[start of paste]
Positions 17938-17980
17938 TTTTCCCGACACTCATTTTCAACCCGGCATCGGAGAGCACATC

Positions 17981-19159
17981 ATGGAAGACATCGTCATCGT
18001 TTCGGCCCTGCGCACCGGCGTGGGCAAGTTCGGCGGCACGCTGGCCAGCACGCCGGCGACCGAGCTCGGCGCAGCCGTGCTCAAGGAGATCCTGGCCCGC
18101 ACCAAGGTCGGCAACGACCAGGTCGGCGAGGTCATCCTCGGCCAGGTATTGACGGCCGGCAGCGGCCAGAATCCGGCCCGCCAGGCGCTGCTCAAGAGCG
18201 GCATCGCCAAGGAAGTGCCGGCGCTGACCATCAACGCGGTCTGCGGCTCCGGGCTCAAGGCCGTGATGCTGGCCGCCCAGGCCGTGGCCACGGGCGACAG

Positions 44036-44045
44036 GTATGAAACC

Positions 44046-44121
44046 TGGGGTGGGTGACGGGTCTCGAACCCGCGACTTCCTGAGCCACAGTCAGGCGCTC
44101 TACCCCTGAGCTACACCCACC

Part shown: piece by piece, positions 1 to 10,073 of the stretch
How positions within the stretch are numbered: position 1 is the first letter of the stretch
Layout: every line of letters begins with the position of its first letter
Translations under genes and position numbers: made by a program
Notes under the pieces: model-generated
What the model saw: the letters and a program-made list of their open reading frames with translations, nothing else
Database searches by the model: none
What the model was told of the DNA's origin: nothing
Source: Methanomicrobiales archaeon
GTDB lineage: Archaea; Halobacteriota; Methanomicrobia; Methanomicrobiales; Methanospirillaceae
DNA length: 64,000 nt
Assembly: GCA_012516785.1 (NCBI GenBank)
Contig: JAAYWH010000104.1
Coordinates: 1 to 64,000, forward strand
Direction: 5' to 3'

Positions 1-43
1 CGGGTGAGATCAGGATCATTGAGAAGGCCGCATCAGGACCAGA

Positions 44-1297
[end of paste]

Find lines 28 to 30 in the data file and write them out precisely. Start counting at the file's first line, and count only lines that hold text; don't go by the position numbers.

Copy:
Positions 1-43
1 CGGGTGAGATCAGGATCATTGAGAAGGCCGCATCAGGACCAGA

Positions 44-1297